Ishbel Lane – after Lady Aberdeen, born Ishbel Mari Majoribanks, and wife of John Cambell Gordon, 1st Marquess of Aberdeen and Temair, Governor General of Canada 1893-98.
Neutral Lane - after the First Nations tribe of people who shared with other tribes in the ownership of the land. In 1871, approximately 28,484 Native people lived in the area.
Hume Lane - after Rowena Grace Hume, M.D. who was born in 1877 in Galt, Ontario as the youngest of 12. After completing her undergraduate work at the University of Trinity College, Hume furthered her studies in England and the United States. After returning to Toronto, she became one of the founding members of Women’s College Hospital where she held the position of Chief of Obstetrics and Gynecology for two decades. Hume dedicated time to work in the community with a special interest in the Salvation Army’s Harbour Light Centre, the Fred Victor Mission and Alcoholics Anonymous. A resident of 226 Carlton Street, Dr. Hume was well regarded in the neighborhood but died at the hand of an intruder, a 28 year old transient.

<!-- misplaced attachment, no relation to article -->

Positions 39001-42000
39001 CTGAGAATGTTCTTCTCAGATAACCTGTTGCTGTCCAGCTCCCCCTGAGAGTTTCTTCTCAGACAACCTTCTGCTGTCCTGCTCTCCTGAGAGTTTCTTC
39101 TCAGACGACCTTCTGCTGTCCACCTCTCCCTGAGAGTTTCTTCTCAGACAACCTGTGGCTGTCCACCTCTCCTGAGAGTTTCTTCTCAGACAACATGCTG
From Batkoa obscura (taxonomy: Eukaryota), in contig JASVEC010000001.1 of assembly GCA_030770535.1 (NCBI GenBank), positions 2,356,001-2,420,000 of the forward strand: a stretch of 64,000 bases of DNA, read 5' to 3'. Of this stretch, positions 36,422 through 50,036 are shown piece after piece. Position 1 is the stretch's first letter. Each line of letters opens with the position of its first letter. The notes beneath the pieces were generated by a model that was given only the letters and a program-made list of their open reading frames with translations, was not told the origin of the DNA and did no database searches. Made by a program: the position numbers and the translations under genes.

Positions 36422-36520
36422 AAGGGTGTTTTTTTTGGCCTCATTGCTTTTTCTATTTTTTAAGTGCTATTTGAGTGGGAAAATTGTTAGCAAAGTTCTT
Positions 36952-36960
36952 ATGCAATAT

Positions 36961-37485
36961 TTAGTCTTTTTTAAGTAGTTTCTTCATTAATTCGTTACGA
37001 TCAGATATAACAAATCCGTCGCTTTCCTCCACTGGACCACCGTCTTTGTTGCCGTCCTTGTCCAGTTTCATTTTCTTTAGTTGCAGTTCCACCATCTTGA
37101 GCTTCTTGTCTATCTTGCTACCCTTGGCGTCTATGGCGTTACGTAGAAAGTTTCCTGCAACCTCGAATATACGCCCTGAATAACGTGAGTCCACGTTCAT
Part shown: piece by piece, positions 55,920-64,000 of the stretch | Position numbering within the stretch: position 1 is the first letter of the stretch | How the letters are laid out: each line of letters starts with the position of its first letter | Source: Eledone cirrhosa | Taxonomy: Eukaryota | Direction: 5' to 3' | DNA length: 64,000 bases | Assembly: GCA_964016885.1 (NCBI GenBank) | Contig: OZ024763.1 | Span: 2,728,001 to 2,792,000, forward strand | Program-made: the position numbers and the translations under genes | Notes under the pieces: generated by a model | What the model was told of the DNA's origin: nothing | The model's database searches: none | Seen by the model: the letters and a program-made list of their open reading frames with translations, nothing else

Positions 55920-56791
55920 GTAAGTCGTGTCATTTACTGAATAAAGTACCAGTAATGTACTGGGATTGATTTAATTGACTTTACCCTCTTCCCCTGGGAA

Cat Mint Lane - after the aromatic wildflower Cat Mint, a Eudicot of the Lamiaceae/Mint family, that grows at roadsides and fence lines such as those found in Cabbagetown laneways.
Flicker Lane - after the large woodpecker most commonly seen on the ground, where it forages. It plays an important role in the woodland communities because it excavates tree cavities, which are subsequently used by other species. Areas such as the Don Valley and Rosedale Ravine nearby form a desirable habitat. Flickers are Piciformes of the Picidae/Woodpecker family.
Iroquois Lane - after the First Nations tribe of people who shared with other tribes the ownership of the land. In 1871, approximately 28,484 Native people lived in the area.